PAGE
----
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The Whippet #115: More crowns, please 🖐✊🖐✊

McKinley Valentine — 5 min read

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I have had a tab open to the Wikipedia page of Max Factor — the make-up brand — for the past week, so I am going to share this with you, even though it has no larger point or take-away.

Max Factor is named after Maksymilian Faktorowicz, the Polish beautician who founded the company. That’s it, that’s the whole fact. I’d always assumed they were making a claim about being the key factor in making your face maximally good or something. But no. Maksymilian Faktorowicz.

Okay, thank you, I can close the tab now.

When Upper and Lower Egypt joined, the new king just stuck both crowns together

L—R: The hedjet, the White Crown of Upper Egypt, the deshret, the Red Crown of Lower Egypt, the pschent, the Double Crown of unified Egypt.

I think you will agree this is hilariously literal and all world leaders should have to do it if they want to take over another nation.

Unified Egypt is basically what you’re thinking of when you think “Ancient Egypt” — the first pyramids were built 500 years after the pschent was invented.

The pschent had two ‘crests’ at the centre, where you would normally expect a crown to have one — these were a vulture and a cobra, symbols of Nekhbet, the patron goddess of Upper Egypt, and Wadjet, the patron goddess of Lower Egypt. You can see them clearly on Tutankhamun’s death mask:

In Ancient Egyptian writing, they’re euphemistically referred to as the Two Ladies, “in order to keep their names secret from enemies and disbelievers and to show respect for their powers,” a sentence which makes me regret putting The Whippet out in my own name.

Kiwis are bird rats

From “Five Facts About Birds” in ¡Hola Papi!

There were no rats on the island, and so the kiwi said, “I will do it.” The kiwi developed whiskers like a mammal. It took on a drab coloring and decided to remain on the ground. This is the steady song of the earth—where there is a seed, a specific beak will form to crack it. Where there is a tall tree with fruit, a neck will elongate to reach it. Where there is skin, a tooth will hone itself to pierce it. Even on an island, detached and isolated, there is a rat’s work to be done. There are only so many rhymes to be made.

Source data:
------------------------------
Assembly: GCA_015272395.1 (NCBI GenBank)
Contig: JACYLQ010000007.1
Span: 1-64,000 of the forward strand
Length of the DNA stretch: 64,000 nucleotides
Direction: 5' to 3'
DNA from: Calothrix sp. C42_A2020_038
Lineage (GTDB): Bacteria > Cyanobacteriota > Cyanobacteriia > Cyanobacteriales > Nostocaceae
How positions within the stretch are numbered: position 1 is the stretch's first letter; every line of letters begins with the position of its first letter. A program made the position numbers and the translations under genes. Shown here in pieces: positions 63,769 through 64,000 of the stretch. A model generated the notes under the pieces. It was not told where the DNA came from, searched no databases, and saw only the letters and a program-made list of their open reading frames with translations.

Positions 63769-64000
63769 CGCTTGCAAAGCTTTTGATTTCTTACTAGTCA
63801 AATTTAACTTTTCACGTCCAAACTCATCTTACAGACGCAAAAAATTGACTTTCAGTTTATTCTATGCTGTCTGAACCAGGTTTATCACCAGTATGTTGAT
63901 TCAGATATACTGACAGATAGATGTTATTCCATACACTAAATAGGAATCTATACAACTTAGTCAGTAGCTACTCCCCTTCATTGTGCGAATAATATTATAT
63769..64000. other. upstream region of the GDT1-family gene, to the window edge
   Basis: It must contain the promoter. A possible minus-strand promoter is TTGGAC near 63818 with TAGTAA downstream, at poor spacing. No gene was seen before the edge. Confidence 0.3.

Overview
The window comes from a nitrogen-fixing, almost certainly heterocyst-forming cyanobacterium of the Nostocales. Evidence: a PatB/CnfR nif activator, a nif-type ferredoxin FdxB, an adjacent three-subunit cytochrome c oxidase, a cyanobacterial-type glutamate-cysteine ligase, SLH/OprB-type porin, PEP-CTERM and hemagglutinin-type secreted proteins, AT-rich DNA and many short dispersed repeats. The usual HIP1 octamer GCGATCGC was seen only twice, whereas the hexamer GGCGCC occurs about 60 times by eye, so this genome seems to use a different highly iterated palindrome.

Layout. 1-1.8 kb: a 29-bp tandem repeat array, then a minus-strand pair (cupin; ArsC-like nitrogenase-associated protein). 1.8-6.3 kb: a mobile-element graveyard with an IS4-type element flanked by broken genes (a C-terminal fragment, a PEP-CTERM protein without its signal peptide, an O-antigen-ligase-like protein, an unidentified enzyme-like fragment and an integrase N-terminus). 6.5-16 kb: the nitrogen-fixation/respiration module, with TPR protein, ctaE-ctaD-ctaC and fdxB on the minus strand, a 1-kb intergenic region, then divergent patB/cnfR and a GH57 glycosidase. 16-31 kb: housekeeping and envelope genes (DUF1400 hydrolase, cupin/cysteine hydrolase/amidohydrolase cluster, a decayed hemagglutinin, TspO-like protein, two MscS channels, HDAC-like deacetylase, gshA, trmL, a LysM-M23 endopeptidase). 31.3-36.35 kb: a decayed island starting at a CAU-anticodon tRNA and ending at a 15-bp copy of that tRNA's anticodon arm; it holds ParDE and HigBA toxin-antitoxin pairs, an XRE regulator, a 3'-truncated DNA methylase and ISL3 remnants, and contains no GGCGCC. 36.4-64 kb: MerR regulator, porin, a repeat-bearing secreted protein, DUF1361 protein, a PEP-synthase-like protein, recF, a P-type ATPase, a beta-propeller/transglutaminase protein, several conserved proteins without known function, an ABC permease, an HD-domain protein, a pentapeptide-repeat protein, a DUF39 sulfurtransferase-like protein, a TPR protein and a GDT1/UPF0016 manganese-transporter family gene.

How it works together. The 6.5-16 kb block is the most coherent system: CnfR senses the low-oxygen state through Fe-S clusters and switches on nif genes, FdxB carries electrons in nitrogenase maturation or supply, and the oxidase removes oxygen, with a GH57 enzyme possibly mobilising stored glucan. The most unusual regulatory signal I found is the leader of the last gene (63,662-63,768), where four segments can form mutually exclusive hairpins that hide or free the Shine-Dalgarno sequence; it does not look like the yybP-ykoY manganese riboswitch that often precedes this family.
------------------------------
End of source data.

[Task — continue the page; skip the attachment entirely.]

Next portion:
or as Red Sun puts it:

If you like poetic descriptions of animals, you might like this Guardian piece: The African painted dogs that vote by sneezing and run on 'shadow puppet legs'.

“Auspicious” etymology

Auspicious means lucky — and like many words for lucky, it’s connected to divination/fortune-telling rather than just “hey a nice thing happened”.

Specifically, Ancient Romans used to try and guess the will of the gods (divination = divine) by looking at the flight of birds. Avis = bird, specera = to look (as in spectate, spectacles). Auspice = lookin at birds.

Had a very auspicious morning, by which I mean I looked at some birds.

People’s weird little inner lives

I’ve really been enjoying the Twitter account Fesshole, where people anonymously write in their secrets. There’s a few immoral things, and a few gross things, some are definitely fake, but there’s also a tonne of just the weird little games and rituals people have in their heads that you’d never know about:

and people’s irrational fears — I mean really irrational:

You know how, when your vacuum cleaner tries to suck up something too big, like a bedsheet or a curtain, it raises in pitch? That rising crescendo sound freaks me out, it sounds like it’s going to get higher and higher until the machine explodes. I was in my 20s when it suddenly occurred to me that’s not physically possible, and I don’t have to turn the vacuum cleaner off in a rushed panic in order to prevent it.

Unsolicited Advice: Thinking in blocks of time

I’ve been finding it useful to think in terms of blocks of time. That is, specifically, planning your week or month by thinking “how many blocks of time do I have?”

I have very little external structure, being mostly a freelancer, and a lot of projects and ideas I want to get done. Splicing a general morass of “write articles, do client work, I should probably be better at social media, so many emails, learn Spanish, whippet, newsletter consult, write fiction, start a podcast? read more non-fiction books” etc into “the next indefinite period of time” is … the scope is too broad.

But if I go, okay, fundamentally I have 10 decent blocks of proper focus time for work in the next week (that’s 1 each before and after lunch, 5 days a week). then it’s much easier to assign those to different areas. And also to see that you have too many potential tasks and ideas. I’m currently typically assigning 2 blocks to The Whippet, 4 to client work, 1 to emails, 2 to writing fiction, so now I have 1 block left, and it’s easy to see I probably can’t start a podcast and learn Spanish unless I want to create some new blocks in the evening or on the weekend.

This 5-day week is relatively hypothetical (seriously, that is not what my week looks like), but you could do the same with whatever blocks of time you have. Like maybe it’s an hour three evenings a week, so that’s 3 blocks to assign.

The idea is that you still have quite a lot of unscheduled time, that will get filled up with socialising or family as well as cooking and general person maintenance. It’s just the blocks that you need to focus on projects.

But if you find the idea depressingly mechanical instead of calming, of course do not use it.

Thanks for reading everyone, please do share it with someone else if you think they’d find it interesting!

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